Susan Brackett’s First Prize Apple Pie (Ckng Lght, Oct 07, pg 143) 5
This was just...okay. It baked up just lovely with a beautiful crumb topping, but as the day went on, the apples really condensed and the crumb topping got very soggy. Even more disappointing was how gummy the bottom crust was. Perhaps I should have baked it right on my baking stone, or pre-baked the crust slightly, but I haven’t had that problem before. I would consider making this again, but doing something different for the bottom crust and adding pecans to the topping (and doubling the crumb mixture).

*Please note that the Ckng Lght recipes can be found at or

Thursday, October 25, 2007

Murder with Puffins by Donna Andrews

Some of my gentle readers have been lamenting my lack of recipe reviews. Believe me, I have been discouraged by my lack of new recipes as well. But! Do not despair! Next week I will get back on the foodie bandwagon (or should that be the chuck wagon?) and pick up with some new tasty morsels.

In the meantime, I offer you a mystery review:

This is a Meg Langslow mystery, set in Maine. Murder with Puffins picks up after Murder with Peacocks where Meg and her new beau Michael (who, according to her description, looks like his namesake angel with ravishing blue eyes and dark hair and could be a model for a romance get the idea...) decide they need a quiet get away from her nutsy family and plan a weekend getaway to Monhegan Island and the family cottage. Except when they arrive they find the entire family there. Oh, and there is a hurricane blowing in.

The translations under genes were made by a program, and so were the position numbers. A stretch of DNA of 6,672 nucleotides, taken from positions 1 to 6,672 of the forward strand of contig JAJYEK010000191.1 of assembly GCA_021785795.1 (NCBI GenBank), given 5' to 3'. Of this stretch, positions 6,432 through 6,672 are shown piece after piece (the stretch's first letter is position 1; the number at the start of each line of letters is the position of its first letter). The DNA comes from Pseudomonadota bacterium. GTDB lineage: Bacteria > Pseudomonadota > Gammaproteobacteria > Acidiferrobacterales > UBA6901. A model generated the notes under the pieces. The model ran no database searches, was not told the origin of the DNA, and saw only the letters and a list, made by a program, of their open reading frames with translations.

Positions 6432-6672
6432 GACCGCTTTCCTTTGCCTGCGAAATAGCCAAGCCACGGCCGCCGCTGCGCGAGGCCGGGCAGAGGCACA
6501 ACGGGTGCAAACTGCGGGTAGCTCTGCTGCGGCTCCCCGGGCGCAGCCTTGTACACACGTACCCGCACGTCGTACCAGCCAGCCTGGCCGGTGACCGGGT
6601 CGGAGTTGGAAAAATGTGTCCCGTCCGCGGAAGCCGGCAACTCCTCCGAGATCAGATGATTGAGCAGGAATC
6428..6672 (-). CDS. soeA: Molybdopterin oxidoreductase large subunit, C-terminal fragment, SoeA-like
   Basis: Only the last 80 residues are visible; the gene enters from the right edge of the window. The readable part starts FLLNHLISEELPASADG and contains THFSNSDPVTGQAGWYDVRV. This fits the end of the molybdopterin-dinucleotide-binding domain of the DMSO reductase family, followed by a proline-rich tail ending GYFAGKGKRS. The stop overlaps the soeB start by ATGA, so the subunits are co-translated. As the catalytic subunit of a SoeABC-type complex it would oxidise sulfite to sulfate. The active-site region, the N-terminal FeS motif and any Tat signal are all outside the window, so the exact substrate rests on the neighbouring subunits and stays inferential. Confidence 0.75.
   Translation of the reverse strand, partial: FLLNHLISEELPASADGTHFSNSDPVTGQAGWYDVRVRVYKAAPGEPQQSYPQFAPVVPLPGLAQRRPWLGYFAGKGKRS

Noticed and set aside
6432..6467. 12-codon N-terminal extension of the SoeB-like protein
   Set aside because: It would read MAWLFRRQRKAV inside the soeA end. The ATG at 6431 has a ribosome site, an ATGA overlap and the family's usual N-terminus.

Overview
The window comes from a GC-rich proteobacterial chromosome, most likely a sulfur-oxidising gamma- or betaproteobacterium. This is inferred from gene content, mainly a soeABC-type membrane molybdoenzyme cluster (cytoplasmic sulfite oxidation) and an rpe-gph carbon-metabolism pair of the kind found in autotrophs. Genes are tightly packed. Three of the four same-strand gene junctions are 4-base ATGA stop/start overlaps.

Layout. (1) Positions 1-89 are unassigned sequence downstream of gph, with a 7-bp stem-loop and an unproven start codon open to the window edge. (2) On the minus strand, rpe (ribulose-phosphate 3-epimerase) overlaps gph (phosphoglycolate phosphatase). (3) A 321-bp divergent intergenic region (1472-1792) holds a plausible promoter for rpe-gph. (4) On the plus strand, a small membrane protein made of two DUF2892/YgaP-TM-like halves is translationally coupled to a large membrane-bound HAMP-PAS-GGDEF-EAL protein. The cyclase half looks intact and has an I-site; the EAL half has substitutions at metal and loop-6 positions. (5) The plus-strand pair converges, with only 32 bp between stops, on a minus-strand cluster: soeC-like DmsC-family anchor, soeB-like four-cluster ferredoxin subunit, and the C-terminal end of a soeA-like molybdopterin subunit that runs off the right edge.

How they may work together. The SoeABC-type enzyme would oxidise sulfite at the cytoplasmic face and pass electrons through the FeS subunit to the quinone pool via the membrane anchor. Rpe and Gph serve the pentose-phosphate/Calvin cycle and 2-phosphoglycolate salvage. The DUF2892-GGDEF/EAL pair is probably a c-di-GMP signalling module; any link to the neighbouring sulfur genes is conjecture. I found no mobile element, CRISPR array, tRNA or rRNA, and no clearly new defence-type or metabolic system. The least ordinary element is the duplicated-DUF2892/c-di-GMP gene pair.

The island is awash in birders, hoping to catch a glimpse of this rare bird or that particular bird (with a hurricane coming in). The native islanders are tolerant of these seasonal intruders, except for Victor Resnick, a local artist who hates everyone and has built a huge house of glass in prime puffin habitat. He shoots at birds because they poop on his glass house and he shoots at birders because they trespass on the path that follows the shoreline. The birders are in huff, Meg and Michael are dismayed, and her family is all bonkers. In an attempt to escape the family for a while, Meg and Michael head out for a hike around the island (with a hurricane blowing in) only to discover Victor floating face down in a tidal pool (with the tide coming in).

Who did it? Suspicion is cast on Meg’s Dad, who was missing when the hurricane hit because he stayed out overnight on the far side of the island to watch it come in. In addition, Victor and Meg’s Mom had a two year "fling" when she was 14 (over 20 years ago now) and everyone figures Meg’s Dad is highly jealous of Victor. Meanwhile, Meg is dragging Michael all over the island (in a hurricane) as she plays amateur detective.

Complete and total brain candy. The situation was so totally implausible as to be completely ridiculous. The islanders are boarding up the houses, yet everyone is out running around in a hurricane looking for birds and or murderers. I have been in a hurricane (Hugo - Sept, 1989, New Jersey) and while it was more of a tropical depression by the time it hit, I certainly didn’t want to be out in it anymore than I was ordered to. Sheets of rain, wind, generally unpleasant.